The nation’s attention has shifted away from the lethal Ebola virus because there are no active cases in the U.S., survivor Dr. Kent Brantly said Tuesday, but he urged the American public to remember that the fight still rages in West Africa.
“We need to be careful that our sense of compassion is not replaced by indifference,” Brantly said in response to questions after he was awarded a proclamation at a packed Tarrant County Comissioners Court meeting, where he received two standing ovations.
Brantly, 33, who did his residency at John Peter Smith Hospital in Fort Worth, became the first U.S. face of Ebola after he contracted the disease in July while serving as a missionary physician in West Africa. He was airlifted to Emory University Hospital and survived, but he said it was a close call.
“Thursday, the 31st of July, I almost died,” he said Tuesday. “And my doctors thought I was about to die, my caretakers in the room thought I was about to die, and they sent out the word asking everyone to pray for me. And that was the night I received ZMapp, the experimental drug, and I had a very dramatic response to that drug and to that course of prayer that was being lifted up for me around the world.”
The young doctor, accompanied by his wife, Amber, and their two children, received a proclamation declaring Tuesday “Dr. Kent Brantly Day.” He and his family have largely stayed out of the public eye as he finished recuperating.
Now, he said, “I feel great, I feel great. I feel like my health is back to normal … just like any other 33-year-old who needs to exercise more and get into shape.”
Brantly said he continues to work for Samaritan’s Purse, the charity that sent him to West Africa.
“My wife and I feel like God has placed a calling in our lives to serve people in great need — that’s why we moved to Liberia in the first place. It wasn’t to fight Ebola, we moved there before Ebola. Right now, I feel like the best role I can play in fighting Ebola is to stand here and be a voice for the people of West Africa who have no voice here.”
As of Dec. 6, the U.S. Centers for Disease Control and Prevention reported 17,834 Ebola cases in West Africa, 11,214 of those confirmed by a laboratory, and 6,346 deaths.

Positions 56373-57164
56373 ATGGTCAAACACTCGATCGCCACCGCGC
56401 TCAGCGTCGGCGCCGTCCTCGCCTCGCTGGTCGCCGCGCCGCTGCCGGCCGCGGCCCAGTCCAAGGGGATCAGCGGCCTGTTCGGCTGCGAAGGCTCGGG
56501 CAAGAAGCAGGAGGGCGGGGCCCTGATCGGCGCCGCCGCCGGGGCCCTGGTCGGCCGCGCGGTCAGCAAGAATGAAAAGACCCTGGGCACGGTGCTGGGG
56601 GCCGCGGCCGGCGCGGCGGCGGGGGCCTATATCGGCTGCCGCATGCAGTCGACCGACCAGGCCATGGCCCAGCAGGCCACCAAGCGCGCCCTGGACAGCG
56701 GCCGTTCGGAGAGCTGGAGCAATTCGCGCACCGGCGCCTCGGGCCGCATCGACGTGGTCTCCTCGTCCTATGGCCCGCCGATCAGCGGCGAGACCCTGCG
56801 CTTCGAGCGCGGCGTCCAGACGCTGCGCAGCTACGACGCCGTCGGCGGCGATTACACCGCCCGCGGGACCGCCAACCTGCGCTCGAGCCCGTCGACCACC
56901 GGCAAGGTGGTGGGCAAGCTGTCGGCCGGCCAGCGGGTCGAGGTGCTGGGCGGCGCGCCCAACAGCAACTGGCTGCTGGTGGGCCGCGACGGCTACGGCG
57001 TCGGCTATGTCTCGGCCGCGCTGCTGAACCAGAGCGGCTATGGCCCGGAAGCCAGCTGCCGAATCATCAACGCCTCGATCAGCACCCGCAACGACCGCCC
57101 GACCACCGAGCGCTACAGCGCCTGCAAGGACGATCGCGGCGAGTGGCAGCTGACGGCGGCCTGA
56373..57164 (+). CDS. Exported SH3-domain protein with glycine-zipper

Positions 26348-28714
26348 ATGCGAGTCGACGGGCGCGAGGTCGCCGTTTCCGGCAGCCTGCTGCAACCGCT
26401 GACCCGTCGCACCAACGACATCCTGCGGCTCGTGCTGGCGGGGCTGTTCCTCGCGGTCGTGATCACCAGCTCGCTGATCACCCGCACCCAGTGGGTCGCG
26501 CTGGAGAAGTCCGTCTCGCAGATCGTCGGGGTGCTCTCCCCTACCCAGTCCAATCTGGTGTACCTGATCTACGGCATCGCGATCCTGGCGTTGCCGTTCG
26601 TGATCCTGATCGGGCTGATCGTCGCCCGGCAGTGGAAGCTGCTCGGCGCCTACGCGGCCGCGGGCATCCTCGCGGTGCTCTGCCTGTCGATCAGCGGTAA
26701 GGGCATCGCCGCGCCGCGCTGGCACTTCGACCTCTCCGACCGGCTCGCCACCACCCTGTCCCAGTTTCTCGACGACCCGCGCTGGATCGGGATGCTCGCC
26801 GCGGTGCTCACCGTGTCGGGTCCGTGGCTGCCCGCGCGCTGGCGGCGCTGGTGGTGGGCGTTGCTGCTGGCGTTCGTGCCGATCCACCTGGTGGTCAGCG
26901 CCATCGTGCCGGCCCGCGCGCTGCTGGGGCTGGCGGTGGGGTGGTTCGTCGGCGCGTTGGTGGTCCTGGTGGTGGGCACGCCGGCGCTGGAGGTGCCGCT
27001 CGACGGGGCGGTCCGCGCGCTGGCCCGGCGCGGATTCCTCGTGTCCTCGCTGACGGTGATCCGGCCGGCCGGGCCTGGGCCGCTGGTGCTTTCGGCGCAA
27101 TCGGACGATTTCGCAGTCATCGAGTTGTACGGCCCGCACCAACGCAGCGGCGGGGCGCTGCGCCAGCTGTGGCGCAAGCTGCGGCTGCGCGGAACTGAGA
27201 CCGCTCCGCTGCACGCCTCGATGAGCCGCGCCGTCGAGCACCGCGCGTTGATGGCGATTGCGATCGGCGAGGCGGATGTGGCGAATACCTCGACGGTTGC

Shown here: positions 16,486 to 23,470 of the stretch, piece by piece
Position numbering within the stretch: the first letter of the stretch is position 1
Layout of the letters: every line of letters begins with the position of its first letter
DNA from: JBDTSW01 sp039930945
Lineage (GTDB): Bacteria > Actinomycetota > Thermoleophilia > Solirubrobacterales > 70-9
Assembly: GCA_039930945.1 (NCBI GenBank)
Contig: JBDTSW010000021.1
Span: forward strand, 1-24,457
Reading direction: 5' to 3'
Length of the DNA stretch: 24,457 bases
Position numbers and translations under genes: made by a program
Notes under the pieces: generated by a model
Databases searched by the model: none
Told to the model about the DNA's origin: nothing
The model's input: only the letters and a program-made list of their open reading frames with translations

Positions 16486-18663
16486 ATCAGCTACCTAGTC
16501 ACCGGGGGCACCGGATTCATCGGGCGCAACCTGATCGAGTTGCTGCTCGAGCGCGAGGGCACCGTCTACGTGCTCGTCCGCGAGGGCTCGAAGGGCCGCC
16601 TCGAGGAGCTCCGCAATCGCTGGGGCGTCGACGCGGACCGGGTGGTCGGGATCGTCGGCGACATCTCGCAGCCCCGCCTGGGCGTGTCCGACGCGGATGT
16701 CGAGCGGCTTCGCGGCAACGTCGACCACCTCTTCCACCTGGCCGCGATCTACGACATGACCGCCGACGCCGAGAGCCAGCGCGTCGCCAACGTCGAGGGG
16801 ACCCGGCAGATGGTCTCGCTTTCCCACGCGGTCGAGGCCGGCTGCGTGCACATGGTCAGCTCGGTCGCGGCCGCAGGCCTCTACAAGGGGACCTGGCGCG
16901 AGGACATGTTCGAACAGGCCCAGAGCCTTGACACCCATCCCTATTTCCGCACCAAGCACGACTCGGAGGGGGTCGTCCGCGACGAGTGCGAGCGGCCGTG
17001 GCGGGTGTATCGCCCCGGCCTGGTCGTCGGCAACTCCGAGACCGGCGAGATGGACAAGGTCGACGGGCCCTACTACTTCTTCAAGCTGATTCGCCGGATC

The first U.S. case of the virus was in Dallas, where Liberian Thomas Eric Duncan was diagnosed in September and died in October. Two nurses — Nina Pham of Fort worth and Amber Vinson of Dallas — contracted the virus from Duncan and survived.
Brantly said he eventually hopes to get back to his earlier work in Liberia, where he delivered babies and took care of other healthcare needs in the impoverished country before the outbreak.
Brantly said he feels he can help more people right now as medical missions adviser for the charity, speaking and working with the organization’s leadership on its response to Ebola.
And, he said, “I spend as much time as I can with my family.”
Speaking before the county commissioners, Brantly thanked the court for being honored.
“This is nothing I ever expected and I’m very humbled by this honor,” Brantly said.
He thanked his friends from the hospital and at the Southside Church of Christ for their emotional and financial assistance.
“It was the support of these communities that played such a big role in my recovery,” Brantly said. “I would be remiss if I did not acknowledge that there are so many others that have done so much more than I have done.”
Staff writer Bill Hanna contributed to this report.
Judy Wiley: 817-390-7843